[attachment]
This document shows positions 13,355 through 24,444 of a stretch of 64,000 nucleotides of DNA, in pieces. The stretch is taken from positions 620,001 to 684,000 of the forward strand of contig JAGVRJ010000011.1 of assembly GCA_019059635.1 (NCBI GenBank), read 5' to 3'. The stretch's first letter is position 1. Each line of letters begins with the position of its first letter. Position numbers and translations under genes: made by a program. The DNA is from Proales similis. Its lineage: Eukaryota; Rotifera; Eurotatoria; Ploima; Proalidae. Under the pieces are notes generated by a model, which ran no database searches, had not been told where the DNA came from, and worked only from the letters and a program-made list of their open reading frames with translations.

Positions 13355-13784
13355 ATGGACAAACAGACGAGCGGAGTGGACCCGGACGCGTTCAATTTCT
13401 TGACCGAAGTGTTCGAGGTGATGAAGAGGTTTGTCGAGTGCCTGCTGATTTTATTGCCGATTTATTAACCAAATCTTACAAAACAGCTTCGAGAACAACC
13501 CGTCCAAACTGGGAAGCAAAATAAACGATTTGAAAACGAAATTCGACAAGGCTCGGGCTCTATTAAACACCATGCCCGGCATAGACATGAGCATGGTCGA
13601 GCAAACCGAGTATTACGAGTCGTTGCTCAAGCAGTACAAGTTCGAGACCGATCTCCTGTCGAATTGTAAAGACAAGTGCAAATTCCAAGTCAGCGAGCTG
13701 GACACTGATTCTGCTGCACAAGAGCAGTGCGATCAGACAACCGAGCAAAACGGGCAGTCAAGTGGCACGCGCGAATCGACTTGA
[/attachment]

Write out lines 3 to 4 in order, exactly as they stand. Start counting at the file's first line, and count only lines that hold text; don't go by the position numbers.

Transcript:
13355 ATGGACAAACAGACGAGCGGAGTGGACCCGGACGCGTTCAATTTCT
13401 TGACCGAAGTGTTCGAGGTGATGAAGAGGTTTGTCGAGTGCCTGCTGATTTTATTGCCGATTTATTAACCAAATCTTACAAAACAGCTTCGAGAACAACC